Floor Trends magazine last week uploaded an enlightening video interview with consultant Lew Migliore (LGM & Associates). Migliore raised an issue that is just coming to light in the flooring industry: increasing proportions of fly ash in concrete underlayment are causing flooring installation failures.
“The fly ash issue has just escalated,” Migliore said. “Just recently, the American fly ash association and the concrete industry have come to some agreement where more can go into the concrete, which was a celebrated event for them. When you get up to about forty percent fly ash content, it starts to create issues of flooring materials not sticking to the surface of the concrete. Now, increasing that to upwards of 60%, the likelihood of you sticking anything to that floor becomes very remote.
“Who knows as a flooring contractor how much fly ash is in the concrete?” he asked. “No one thinks to ask that. When there’s a failure, somebody putting in the flooring’s going to be blamed for something the concrete people did.”
A search of the American Coal Ash Association website reveals no discussion of these issues. However, one flooring company, Metroflor, makes clear that its experience with installations on fly ash laden subfloors has been less than optimal. Its installation guide, published last year, includes this warning:
Warning: Concrete Subfloors Containing Coal Fly Ash: Fly ash is routinely used in cement in LEED projects. No doubt it will continue to grow in popularity as LEED points become the norm in commercial construction. Fly ash contains silicon dioxide and calcium oxide. Silicon is difficult to bond to and calcium oxide is a caustic, alkaline by-product which plays havoc on flooring adhesives. Installing floors on concrete substrates containing coal fly ash can be problematic and therefore may require aggressive scarification or shot blasting prior to installation of flooring.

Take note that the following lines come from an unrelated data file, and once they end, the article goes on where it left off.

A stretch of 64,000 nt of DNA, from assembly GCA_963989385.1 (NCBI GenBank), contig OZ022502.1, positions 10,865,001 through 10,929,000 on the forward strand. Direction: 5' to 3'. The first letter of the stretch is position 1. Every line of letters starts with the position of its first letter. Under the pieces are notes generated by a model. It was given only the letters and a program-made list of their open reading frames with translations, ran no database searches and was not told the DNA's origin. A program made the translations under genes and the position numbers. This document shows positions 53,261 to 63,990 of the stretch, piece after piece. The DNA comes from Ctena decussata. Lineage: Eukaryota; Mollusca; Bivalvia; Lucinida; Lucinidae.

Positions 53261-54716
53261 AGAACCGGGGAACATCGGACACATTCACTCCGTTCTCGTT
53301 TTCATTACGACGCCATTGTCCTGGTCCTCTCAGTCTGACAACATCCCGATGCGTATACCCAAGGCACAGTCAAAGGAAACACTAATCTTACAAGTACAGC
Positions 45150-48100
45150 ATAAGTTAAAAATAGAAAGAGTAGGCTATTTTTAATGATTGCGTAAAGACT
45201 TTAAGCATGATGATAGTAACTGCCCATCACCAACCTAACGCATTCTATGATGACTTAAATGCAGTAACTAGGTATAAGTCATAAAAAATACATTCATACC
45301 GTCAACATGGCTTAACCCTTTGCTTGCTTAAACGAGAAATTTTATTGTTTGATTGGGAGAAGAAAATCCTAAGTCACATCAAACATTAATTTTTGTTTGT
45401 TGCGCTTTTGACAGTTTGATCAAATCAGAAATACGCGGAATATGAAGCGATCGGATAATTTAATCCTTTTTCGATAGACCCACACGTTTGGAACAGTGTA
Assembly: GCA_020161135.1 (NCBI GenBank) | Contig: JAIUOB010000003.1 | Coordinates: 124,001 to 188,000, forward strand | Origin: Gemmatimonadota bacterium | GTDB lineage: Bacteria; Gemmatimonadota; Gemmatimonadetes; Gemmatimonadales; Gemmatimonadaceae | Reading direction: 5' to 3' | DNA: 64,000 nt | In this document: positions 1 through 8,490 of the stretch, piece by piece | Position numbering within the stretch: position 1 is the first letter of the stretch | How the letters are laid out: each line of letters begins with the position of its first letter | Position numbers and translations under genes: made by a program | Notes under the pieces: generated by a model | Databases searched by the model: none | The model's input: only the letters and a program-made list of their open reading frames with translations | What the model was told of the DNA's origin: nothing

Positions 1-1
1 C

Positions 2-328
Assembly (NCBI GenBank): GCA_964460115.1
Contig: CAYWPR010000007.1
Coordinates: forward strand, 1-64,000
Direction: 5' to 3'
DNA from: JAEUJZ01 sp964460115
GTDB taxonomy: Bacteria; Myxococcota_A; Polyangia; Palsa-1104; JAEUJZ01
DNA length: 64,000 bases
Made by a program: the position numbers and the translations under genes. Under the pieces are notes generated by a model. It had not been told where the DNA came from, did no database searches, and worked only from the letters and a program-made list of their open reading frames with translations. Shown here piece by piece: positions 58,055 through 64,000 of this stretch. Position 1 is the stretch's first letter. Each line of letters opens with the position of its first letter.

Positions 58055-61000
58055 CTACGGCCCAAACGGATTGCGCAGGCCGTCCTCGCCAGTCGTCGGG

Migliore described the increasing use of fly ash in concrete subfloors as “uncharted territory. You think you’re doing everything good, and it comes back and reacts in a way you never expected it to. There’s no history of any this stuff having been done, to know what effects it’s going to have on our industry.”
Last December, the US EPA gave a limited all-clear to the “beneficial” use of fly ash in concrete. However, as I discussed in two articles (1), its review was very limited in scope. It only contemplated “encapsulated” and “fully cured” uses, not demolition, nor in-use pulverization scenarios such as the "shot blasting" suggested by Metroflor’s installation instructions. (2) Further, the mercury content of fly ash is increasing as air pollution control devices capture increasing amounts of the toxic heavy metal component of coal. (3)
Jim Vallette is senior researcher for the Healthy Building Network. Follow Jim on Twitter @HBNJim.
(1) See "Buyers Beware: Coal Ash in Building Products," Healthy Building News, Jan. 30, 2014 (available at: https://www.healthybuilding.net/news/2014/01/30/buyers-beware-coal-ash-in-building-products); and "Dust in the Wind: EPA’s Vacuous Review of Coal Waste in Building Products," Pharos Signal, Feb. 28, 2014 (available at https://healthybuilding.net/blog/422-dust-in-the-wind-epas-vacuous-review-of-coal-waste-in-building-products)
(2) The EPA review only considered concrete and wallboard, not other, more friable, building products that have incorporated fly ash, such as ceiling tiles and carpets.